Durban and the Climate-Change Conundrum

A consensus on climate-change policy would benefit everyone. So why is it so hard to reach?

Negotiators in the latest round of climate-change talks at Durban have set expectations so low that they can hardly fail to exceed them. The best hope is a second agreement under the Kyoto protocol, whose initial commitment ends in 2012, and even that seems unlikely. The possibility of a new accord, seemingly within reach in the lead-up to the Copenhagen conference in 2010, has faded. Yet the problem of climate change has not faded away, and most of the news since 2010 has been bad.

The failure of climate negotiations is unwelcome for everyone concerned with the future of the global environment, but it also raises fundamental questions about the nature of international negotiations and the standard theories used to analyze them. From a theoretical viewpoint, failure of climate negotiations is unsurprising. But the way in which negotiations have stalled contradicts the most popular models of such processes.

Climate negotiations can be seen as a collective-action problem of the kind first popularized by the late Mancur Olson. While it is in the interest of every nation to reduce global emissions of carbon dioxide to stabilize the climate, each nation would prefer that others did the hard work. In the terminology popularized by Olson, each nation wants to act as a “free rider” benefiting from the efforts of others.

With over one hundred countries taking part in the Durban conference, the free-rider problem would seem to be severe. But the model suggests that small countries (whose actions would have only a marginal impact on the outcome) should be the most prone to free riding. Countries large enough to have a substantial impact could be expected to support a strong agreement, assuming that they would also incur a large share of the consequences of failure. In a case where a few countries account for most of the emissions, and thus most of the impacts, agreement should not be hard.

Here the free-rider model fails almost completely. Together China, the United States and the European Union account for more than 55 percent of total CO2 emissions. Moreover, since these three account for the majority of global output and a large fraction of the world’s population, they will incur a substantial share of the adverse impacts of climate change.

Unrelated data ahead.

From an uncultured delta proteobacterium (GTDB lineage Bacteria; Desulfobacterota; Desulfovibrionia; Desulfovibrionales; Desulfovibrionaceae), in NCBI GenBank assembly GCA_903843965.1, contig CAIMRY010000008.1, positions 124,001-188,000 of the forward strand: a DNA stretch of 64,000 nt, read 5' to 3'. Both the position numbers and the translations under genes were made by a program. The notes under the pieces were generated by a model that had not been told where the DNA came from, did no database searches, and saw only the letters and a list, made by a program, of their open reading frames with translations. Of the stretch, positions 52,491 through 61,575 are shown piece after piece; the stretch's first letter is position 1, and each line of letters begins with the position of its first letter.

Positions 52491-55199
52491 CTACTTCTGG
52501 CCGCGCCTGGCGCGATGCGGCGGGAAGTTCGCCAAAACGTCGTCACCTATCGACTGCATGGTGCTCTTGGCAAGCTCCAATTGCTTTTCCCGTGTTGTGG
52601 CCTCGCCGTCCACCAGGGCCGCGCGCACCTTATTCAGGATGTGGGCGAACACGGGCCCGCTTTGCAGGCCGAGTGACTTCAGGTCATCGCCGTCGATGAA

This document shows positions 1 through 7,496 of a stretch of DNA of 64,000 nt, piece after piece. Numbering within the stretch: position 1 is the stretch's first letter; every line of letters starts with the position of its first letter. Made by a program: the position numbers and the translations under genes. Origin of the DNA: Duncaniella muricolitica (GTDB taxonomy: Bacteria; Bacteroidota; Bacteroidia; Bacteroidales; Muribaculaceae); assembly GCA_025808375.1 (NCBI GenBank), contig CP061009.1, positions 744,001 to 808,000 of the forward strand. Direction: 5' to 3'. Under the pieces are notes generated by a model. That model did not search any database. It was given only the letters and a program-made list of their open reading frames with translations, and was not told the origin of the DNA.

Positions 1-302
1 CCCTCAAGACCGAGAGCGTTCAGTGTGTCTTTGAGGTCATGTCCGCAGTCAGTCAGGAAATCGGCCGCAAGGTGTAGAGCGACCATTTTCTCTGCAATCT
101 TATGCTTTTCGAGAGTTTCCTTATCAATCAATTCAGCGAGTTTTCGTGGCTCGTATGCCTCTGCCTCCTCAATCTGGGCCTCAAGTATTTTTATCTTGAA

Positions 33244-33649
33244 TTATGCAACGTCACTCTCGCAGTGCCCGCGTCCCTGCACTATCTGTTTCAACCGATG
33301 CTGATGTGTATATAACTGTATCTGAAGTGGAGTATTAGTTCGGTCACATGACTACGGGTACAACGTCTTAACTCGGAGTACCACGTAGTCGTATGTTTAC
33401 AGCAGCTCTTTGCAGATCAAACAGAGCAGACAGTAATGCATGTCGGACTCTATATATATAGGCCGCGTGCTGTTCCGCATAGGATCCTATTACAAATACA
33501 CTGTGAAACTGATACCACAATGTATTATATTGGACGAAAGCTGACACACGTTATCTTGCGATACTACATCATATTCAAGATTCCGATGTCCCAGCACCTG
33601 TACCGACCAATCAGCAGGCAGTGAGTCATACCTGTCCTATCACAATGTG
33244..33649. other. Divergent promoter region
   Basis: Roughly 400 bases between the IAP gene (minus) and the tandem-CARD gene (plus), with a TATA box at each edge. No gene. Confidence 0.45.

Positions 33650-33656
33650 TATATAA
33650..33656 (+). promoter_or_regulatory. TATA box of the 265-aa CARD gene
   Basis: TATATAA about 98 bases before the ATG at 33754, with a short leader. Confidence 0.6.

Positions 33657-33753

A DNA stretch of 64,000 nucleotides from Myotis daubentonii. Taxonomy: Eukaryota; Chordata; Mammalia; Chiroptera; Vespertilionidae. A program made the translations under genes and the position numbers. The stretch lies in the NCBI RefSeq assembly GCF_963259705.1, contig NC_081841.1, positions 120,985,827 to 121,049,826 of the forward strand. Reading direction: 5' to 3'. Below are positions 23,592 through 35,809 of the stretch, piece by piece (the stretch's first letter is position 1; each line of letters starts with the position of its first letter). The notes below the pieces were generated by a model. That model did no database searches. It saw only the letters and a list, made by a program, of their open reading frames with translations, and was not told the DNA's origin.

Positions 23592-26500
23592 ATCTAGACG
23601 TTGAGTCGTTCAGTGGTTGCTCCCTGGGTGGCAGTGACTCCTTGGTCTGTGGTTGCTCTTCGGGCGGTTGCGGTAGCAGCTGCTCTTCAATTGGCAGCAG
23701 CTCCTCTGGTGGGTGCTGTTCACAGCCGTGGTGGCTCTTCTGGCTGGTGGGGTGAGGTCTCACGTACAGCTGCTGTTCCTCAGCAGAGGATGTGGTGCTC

Yet it is China and the United States, the two largest emitters, which have proven the greatest obstacles to an international agreement. Washington has refused to ratify the Kyoto protocol and failed to adopt any comprehensive climate-change policy. China played a central role in derailing the Copenhagen conference. Since then, Beijing has given mixed signals, but it continues to prefer posturing to serious agreements.

The EU, on the other hand, has strongly supported global agreements. It has led the way in terms of unilateral action, most notably through its emissions-trading scheme and an unconditional commitment to reduce emissions by 20 percent (relative to a 1990 baseline) by 2020.

But that only deepens the puzzle. The EU is not a nation, but a confederation of twenty-seven sovereign states. Why should they agree to take costly actions to mitigate a global problem? Not only is the benefit for any individual member negligible, the collective benefit for EU members, without action from the US and China, is modest at best.

Looking beyond the three big players, things get even worse for the free-rider analysis. Among the remaining developed countries, Australia, New Zealand and Switzerland have all implemented carbon taxes or emissions-trading schemes, while Japan and South Korea seem likely to follow suit in the near future. None of these countries accounts for more than 4 percent of global emissions, so their individual efforts will have only modest effects. The pattern seems exactly opposite to that predicted by the standard analysis of a collective-action problem.

One crucial problem with the standard model is that it treats every interaction between countries as a one-shot game. In this context, the well-known “prisoner-dilemma” model predicts that no one will act cooperatively. But national governments are negotiating all the time on many different issues. Good or bad behavior in one context can have consequences in others. A nation that persistently fails to cooperate with others in the provision of collective goods is likely to be marginalized in negotiations of all kinds.

The fact of repeated interactions, referred to in the game-theoretic literature as an “iterated prisoners dilemma,” helps to explain why so many small countries have acted to mitigate climate change.

The costs of initial steps toward mitigation have proved smaller than most analysts expected and far less than the apocalyptic claims commonly heard in public debate. The economic impacts of the EU scheme, for example, have been negligible, so much that they are impossible to measure against the background of volatility created by the global economic crisis.

The real puzzle is not the cooperative attitude of small countries but the recalcitrance of the biggest emitters, the United States and China. This calls into question another key assumption in the standard model: national governments participating in international negotiations can be viewed as unitary actors, representing a well-defined national interest. This assumption is clearly false when applied to the United States. The U.S. political system, built on separation of powers, has produced a situation where different branches of government have wildly opposing views about global warming.

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